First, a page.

Firstly, it will prevent you from being caught by surprise. This is a MAJOR factor. Surprise will turn the best cage fighter into a frozen startled mess. Surprise will do that to almost anyone. It is very difficult to recover from surprise with a half competent attack. Time in the encounter and pressure testing in training are the major factors and a continued attack will make it very difficult.
Secondly, noticing a possible threat early will give you time to plan. Appropriate actions can be analysed and options can be considered. Once appropriate actions have been considered, early action can be undertaken. It may be best to leave the area, go into a shop, go into the kids room and lock the door, call the police, wind your window up on the locked car door or any number of things. You will not have that luxury of early action if you have not detected the threat early.
Colour Codes of Awareness
If you are not sure how to apply awareness when actually out and about engaging in this thing called life, a good place to begin, is with the Cooper colour code system of awareness. This can be found here .
The Alpha Male and the Predator
There are basically two types of attackers. One is the Alpha Male and one is a Predator. Anyone who has watched any wildlife documentaries will instinctly know what I mean by this.
- The Alpha Male wants to beat down anyone it sees as a threat. This is typically seen in fights out the front of pubs. Young aggressive males.
- Predatory attacks are ambush attacks. This is the type of attack used by someone after a wallet or money, all the way up to kidnapping, rape and murder.
Basically all types of attack are one of either these two. It is important to know the differences as different strategies are required to deal with them. More can be read about this key aspect of Low Tech Combat by visiting my post Alpha Male v Predatory Threats.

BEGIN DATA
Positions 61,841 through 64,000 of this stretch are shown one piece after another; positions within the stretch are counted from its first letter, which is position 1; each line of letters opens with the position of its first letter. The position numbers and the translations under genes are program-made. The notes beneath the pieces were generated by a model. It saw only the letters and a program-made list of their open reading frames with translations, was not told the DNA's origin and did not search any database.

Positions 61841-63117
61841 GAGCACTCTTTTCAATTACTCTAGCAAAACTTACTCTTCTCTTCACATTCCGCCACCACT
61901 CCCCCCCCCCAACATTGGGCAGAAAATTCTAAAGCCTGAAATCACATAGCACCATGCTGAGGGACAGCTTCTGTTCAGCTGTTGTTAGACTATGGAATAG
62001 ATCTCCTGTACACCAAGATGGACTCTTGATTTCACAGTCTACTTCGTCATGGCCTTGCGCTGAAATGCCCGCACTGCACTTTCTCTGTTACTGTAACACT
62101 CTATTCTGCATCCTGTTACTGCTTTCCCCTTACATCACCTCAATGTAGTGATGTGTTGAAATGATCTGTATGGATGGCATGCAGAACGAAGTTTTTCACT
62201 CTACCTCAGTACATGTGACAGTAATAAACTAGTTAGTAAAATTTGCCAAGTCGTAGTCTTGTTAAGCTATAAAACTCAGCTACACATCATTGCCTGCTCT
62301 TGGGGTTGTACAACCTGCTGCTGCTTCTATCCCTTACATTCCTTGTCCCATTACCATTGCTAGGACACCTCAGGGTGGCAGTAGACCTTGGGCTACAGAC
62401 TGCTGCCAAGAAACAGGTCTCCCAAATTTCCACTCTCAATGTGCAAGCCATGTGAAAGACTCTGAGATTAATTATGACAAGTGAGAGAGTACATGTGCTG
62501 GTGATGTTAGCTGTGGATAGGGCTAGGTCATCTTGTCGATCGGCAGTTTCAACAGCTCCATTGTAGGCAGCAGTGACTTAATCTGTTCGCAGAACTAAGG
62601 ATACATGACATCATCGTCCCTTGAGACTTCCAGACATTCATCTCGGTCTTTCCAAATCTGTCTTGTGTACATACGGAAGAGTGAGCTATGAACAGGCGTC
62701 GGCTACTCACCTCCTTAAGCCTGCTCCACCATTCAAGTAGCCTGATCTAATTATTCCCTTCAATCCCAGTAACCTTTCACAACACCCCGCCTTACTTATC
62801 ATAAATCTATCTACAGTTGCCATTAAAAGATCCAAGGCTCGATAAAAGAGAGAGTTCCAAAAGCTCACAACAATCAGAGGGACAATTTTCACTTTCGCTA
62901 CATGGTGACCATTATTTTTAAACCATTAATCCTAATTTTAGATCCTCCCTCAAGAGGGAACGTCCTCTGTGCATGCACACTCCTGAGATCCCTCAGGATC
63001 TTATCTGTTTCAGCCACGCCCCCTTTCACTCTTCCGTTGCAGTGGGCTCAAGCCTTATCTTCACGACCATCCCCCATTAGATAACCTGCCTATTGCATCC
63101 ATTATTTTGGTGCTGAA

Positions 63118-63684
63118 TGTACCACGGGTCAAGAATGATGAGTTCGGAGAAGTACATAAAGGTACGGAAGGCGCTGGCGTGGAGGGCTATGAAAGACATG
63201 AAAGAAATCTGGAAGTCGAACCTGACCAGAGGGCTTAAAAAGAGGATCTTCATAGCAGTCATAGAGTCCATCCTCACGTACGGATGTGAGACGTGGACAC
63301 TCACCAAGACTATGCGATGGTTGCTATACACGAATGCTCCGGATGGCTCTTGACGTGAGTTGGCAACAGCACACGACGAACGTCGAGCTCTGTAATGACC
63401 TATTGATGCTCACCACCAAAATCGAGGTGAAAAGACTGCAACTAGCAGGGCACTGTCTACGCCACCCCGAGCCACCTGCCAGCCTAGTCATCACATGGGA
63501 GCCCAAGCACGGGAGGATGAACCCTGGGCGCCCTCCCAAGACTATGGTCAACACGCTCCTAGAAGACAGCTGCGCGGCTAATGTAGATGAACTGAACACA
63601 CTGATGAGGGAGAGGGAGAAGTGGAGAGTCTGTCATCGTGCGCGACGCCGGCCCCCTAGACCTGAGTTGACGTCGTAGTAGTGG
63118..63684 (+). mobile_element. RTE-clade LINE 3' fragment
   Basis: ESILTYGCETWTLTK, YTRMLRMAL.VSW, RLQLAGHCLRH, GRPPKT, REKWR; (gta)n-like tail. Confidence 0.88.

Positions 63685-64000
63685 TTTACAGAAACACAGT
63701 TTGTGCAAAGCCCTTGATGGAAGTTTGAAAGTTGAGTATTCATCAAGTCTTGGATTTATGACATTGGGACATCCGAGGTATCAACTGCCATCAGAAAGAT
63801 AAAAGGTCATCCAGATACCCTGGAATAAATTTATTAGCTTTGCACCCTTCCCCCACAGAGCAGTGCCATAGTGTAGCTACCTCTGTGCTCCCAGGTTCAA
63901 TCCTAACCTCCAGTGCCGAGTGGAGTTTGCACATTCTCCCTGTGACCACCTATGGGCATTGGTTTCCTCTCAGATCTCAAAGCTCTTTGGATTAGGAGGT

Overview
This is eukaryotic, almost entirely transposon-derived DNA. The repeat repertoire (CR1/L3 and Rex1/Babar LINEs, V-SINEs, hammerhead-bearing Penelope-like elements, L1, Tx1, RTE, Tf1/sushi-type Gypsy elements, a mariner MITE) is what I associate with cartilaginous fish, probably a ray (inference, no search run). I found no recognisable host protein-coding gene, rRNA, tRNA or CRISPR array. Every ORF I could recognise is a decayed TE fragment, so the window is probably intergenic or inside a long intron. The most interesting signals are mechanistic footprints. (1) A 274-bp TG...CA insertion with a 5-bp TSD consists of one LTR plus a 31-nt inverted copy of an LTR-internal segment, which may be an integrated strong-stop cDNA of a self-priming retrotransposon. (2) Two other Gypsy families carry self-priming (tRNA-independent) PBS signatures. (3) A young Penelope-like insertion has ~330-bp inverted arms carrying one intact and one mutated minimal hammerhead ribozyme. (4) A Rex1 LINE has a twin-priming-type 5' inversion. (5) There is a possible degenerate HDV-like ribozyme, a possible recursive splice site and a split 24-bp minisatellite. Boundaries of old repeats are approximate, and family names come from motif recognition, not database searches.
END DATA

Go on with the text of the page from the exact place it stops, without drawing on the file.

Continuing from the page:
Know what to Look for
Knowing the attackers tactics and key indicators is another important area of the pre attack stage. An attacker will generally try to position himself in an advantageous position or already be waiting there and it is important to know this so as to know what to look for.
There are also behavioural signs which can indicate that a person may be about to attack or is looking for a victim. There is a lot of information out there regarding this. Some can be found here or here .
Once someone has selected you and decided to have a go, and you are unable to leave the area, the next step of an actual attack is when he approaches you. This is where the de-escalation strategies come into it, such as non aggressive posture, and verbally talking and diffusing the situation. There are a numerous strategies for this stage of conflict which may be found here .
If this part of the process does not get resolved or deteriorates further, we move onto the next stage...
The Attack Stage
The second stage of an attack is the Attack Stage. This is the stage in which most people spend all their time training in. This is where the actual attack is under way. It is physical.
From the beginning of an encounter, perhaps the best approach or techniques and tactics to use, are those that come from Reality Based Self Defence (RBSD) systems. RBSD deals primarily with the pre attack and the first immediate actions to do once the encounter has gone physical.
This enables a seamless transition from pre attack into attack and this is where RBSD systems excel. RBSD use various scenarios which can be scenarios inside a pub on a friday night, home invasion, robbery or anything. Scenarios can range from the most likely to most dangerous.
Its all about Initiative and who has it!